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  Potential executive order might force neoclassical style on federal buildings
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Last EditedIndyGeorgia  Feb 04, 2020 09:59pm
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CategoryProposed Legislation
AuthorSydney Franklin
News DateWednesday, February 5, 2020 03:00:00 AM UTC0:0
DescriptionAmong the top news headlines in the country today, the Trump administration apparently hates contemporary architecture.

Architectural Record has reportedly obtained a draft executive order titled, “Making Federal Buildings Beautiful Again,” in which the White House will dictate that all future government structures be designed in the neoclassical style. It would force the General Service Administration (GSA) to rewrite the Guiding Principles for Federal Architecture, which it has used as the basis of its Design Excellence Program since 1962, while requiring all new and upgraded federal buildings to be designed in the antiquated “preferred and default style.”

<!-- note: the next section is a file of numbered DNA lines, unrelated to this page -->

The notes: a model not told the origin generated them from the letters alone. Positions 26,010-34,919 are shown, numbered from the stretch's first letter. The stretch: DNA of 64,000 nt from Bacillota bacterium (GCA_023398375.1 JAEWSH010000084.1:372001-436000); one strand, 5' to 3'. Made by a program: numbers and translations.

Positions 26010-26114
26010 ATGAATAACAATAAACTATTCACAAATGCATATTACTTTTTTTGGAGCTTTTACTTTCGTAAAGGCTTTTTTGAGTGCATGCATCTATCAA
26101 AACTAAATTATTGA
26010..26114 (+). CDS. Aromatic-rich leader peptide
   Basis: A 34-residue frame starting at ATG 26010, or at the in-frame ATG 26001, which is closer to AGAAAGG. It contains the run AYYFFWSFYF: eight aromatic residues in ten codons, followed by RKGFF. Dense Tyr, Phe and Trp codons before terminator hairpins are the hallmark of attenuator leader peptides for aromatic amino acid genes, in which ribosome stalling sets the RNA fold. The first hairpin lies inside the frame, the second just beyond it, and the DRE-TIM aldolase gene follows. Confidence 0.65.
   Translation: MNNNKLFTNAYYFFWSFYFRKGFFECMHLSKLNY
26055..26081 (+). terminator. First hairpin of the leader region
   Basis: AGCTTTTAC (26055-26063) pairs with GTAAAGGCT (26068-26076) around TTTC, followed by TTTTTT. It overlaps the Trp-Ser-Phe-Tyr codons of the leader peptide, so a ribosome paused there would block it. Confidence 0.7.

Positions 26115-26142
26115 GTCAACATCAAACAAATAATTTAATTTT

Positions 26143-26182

Originally written by former New York Senator Daniel Patrick Moynihan, the principals distinctly noted that when it comes to federal architecture, “an official style must be avoided” and that any new structures must reflect the time period in which they are designed. “Design must flow from the architectural profession to the Government, and not vice versa,” Moynihan wrote at the time. Throughout the last six decades, high-profile architects have relished the opportunity to make their stamp on the U.S. government. To Moynihan, the collaboration between architecture, the fine arts, and public officials was to be viewed as part of upholding democracy.
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